3. Bonus. Bernoulli is really the main man here. He found the basic principle of flow in a pipe with varying internal diameter and elevation. This shows that for a given flow in a pipe, at the larger diameter section pressure will be higher and velocity lower while at the smaller diameter section pressure will be lower and velocity higher. The Bernoulli principle that can be extended to understand lift on an airplane wing. This also explains why you suck more exhaust fumes into the Z cab when you roll the window down! Hats off to Mr. Daniel Bernoulli (1700-1782)!

Venturi applied the Bernoulli principle to a specific device, the Venturi meter, which is fundamental to all carburetors. Most carbs have fixed Venturi sections while SUs, Hitachis, and Strombergs use a "variable choke" but the idea is the same: the higher velocity air in the reduced section will suck fuel up out of the float chamber via the main jet.

Later all!
Al :-D
 

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Not so fast...

If we are speaking strictly of our Z cars then I would agree with the FI, mass air flow meter replies.
However, plenty of FI cars do not use air flow meters. These systems (speed-density), use a BARO (barometric pressure sensor) to read the changes in altitude and barometric pressures. They also use a MAP (manifold absolute pressure) sensor to read the absolute pressure in the intake manifold. The basic calculation is BARO - MAP x RPM = air flow. Engineers realized at some point that the BARO sensor was not needed because when the ignition is first turned on (during starting) the pressure in the intake manifold = barometric pressure (no vacuum). This poses problems when driving the vehicle through altitude changes without ever stopping and restarting the car. The computer does however take a new BARO reading if the car goes to WOT (wide open throttle). But how many people ever do that?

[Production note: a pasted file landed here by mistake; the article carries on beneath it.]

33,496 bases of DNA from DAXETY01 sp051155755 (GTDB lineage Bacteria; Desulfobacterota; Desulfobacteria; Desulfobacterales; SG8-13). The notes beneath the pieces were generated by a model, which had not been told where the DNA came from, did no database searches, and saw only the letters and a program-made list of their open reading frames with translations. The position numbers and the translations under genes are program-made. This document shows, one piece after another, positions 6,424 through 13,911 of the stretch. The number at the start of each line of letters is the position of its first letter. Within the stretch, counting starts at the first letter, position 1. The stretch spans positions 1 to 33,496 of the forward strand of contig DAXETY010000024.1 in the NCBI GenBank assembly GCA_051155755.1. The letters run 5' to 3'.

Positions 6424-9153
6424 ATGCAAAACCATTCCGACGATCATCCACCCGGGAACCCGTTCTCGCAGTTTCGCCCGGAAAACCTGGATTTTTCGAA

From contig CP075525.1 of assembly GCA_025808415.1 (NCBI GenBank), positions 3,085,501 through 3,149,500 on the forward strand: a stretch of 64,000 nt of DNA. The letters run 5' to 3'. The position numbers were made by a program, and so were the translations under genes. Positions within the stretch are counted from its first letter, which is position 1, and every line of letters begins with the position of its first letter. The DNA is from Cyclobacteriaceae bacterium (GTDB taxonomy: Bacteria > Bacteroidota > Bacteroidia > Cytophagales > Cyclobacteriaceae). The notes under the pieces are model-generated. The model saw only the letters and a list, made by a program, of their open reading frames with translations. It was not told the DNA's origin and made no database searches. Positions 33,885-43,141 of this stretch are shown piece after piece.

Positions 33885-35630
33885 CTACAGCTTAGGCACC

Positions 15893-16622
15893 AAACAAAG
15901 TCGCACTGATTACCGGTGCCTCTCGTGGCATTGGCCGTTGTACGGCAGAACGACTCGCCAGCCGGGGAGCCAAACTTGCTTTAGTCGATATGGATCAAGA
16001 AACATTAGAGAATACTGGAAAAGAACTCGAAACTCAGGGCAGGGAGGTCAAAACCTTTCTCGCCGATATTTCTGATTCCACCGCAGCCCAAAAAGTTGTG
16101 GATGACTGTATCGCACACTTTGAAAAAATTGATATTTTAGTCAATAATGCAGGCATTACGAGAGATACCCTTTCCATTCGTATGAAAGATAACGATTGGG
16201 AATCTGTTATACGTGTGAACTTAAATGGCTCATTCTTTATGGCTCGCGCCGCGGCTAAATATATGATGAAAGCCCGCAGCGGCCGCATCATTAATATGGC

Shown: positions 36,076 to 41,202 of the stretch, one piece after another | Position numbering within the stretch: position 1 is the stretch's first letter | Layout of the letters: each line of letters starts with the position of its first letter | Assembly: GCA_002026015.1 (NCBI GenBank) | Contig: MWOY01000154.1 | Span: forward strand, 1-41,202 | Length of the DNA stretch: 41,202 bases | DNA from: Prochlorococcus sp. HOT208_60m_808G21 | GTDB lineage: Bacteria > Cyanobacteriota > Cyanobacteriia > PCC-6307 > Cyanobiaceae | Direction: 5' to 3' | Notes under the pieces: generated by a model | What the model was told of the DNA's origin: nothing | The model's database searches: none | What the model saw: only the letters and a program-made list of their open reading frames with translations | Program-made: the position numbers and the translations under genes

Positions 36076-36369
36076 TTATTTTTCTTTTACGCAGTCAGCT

Just some useless info begging to get out of my head
 

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Re: Good, Good, but...

Al
aircraft carbs have the mixture controlled by the pilot
also aircraft carbs come in both standard and pressure carb varieties
then there is FI for aircraft
in all the pilot controls the mixture setting and watches the EGT and CHT guages (if not he gets to pay me)
 

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Cool, but the MAF isn't all that important

It may be on certain cars but I know for a fact I can drive my Mustang without the MAF even being hooked up or installed goes to a closed loop system and the A/F ratio is determined by manifold pressure and the O2 sensors. The car actually puts down more power like this, mainly due to a restrictive MAF.

I'm not disagreeing, its just another example.

I like learning something new everyday!

Matt
 

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Discussion Starter #10
Helowrench, Do You Copy?

Interesting, interesting. I recall seeing an altitude compensator device in some antique aircraft engine manual. Is this the same concept as a "pressure carb" you mention? Something new every day!

Note that a venturi flowmeter is a pipe section where the diameter funnels down to the throat and then opens up again usually at a smaller angle. So the Venturi in a carb is simply the reduced diameter or area section. The circular (donut shaped) wing in many carbs is, you could say, a Venturi in a Venturi.

BTW, my longstanding fantasy is to get hooked up with an old taildragger with a P&W Wasp or Wasp Jr radial. These are engineering marvels! I can always dream!

Later,
Al